Duke Energy

DATAVIZ: Tar Heel Power Broker Profiles

February 10, 2015 - In a new report, "Tar Heel Power Brokers," Facing South/Institute for Southern Studies ranks the top 101 most influential special interests in North Carolina politics through a combination of lobbying power and political spending in N.C. state-level elections. Use this interactive graphic to look up any special interest and learn about its spending and lobbying.

Tar Heel Power Brokers

February 10, 2015 - In a new report, "Tar Heel Power Brokers," Facing South/Institute for Southern Studies ranks the top 101 most influential special interests in North Carolina politics through a combination of lobbying power and political spending in N.C. state-level elections. These four interactive graphics tell the story of these power brokers' influence in state government.

Duke Energy's donations pay off in Florida governor's race

January 7, 2015 - With money from corporations like Duke Energy, the Republican Governors Association funded tens of thousands of ads that helped GOP gubernatorial candidates in 2014. But in Florida, where Duke does business, the RGA instead bankrolled the independent political committee of GOP Gov. Rick Scott, a friend of big energy, to the tune of $9 million.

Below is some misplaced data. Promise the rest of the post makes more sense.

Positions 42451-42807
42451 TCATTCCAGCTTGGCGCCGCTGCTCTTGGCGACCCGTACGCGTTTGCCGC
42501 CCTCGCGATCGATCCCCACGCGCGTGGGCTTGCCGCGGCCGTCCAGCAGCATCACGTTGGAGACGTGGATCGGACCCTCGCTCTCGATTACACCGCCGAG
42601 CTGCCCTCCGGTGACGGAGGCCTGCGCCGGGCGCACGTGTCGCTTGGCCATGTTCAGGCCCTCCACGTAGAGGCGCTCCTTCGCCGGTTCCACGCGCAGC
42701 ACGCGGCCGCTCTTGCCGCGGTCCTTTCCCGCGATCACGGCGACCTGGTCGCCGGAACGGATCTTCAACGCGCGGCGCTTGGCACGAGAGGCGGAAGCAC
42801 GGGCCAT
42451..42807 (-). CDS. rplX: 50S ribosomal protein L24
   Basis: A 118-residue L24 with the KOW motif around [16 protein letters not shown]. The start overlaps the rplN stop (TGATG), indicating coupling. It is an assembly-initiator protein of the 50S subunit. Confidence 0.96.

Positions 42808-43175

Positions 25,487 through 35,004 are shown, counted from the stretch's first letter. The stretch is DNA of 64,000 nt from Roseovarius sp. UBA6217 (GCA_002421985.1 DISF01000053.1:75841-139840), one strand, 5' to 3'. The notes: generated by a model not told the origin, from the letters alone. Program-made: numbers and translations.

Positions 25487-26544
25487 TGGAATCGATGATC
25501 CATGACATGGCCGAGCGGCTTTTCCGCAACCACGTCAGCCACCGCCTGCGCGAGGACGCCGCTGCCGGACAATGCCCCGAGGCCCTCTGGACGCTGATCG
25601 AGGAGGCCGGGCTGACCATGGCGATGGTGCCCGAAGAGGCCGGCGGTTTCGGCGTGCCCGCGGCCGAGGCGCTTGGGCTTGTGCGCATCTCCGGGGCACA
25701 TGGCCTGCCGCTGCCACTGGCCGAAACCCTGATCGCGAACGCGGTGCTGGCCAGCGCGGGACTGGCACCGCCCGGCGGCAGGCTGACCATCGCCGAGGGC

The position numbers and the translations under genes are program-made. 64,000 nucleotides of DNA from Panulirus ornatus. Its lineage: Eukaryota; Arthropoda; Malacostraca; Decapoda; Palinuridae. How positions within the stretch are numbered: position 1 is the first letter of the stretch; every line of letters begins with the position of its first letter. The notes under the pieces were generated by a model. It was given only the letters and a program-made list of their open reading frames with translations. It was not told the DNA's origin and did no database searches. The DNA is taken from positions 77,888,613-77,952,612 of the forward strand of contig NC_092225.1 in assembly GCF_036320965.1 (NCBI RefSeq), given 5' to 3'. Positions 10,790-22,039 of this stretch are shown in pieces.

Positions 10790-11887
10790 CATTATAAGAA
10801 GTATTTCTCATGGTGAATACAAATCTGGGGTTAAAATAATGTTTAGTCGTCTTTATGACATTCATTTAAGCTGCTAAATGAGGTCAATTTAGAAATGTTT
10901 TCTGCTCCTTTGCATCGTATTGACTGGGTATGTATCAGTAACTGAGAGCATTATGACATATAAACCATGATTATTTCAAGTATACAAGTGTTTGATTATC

NC's ongoing coal ash regulatory disaster shows urgency of EPA action

December 11, 2014 - Environmental advocates announced they discovered a coal ash leak into North Carolina's Yadkin River from a Duke Energy power plant just days before 60 Minutes aired a report in which the CEO said her company was "operating safely." Will the EPA finally take tough action to stop the ongoing coal ash disaster in that state and others -- or will that job continue to fall to private watchdogs?

Bigger campaign contributions correlate with more wins for law firms at NC Supreme Court

November 20, 2014 - A study by the Center for American Progress looked at the success rates of law firms arguing cases before North Carolina's highest court and compared them to the firms' contributions to justices' campaigns. The findings underscore concerns about impartiality in a court system flooded in political money since the end of the state's public financing program for judicial races.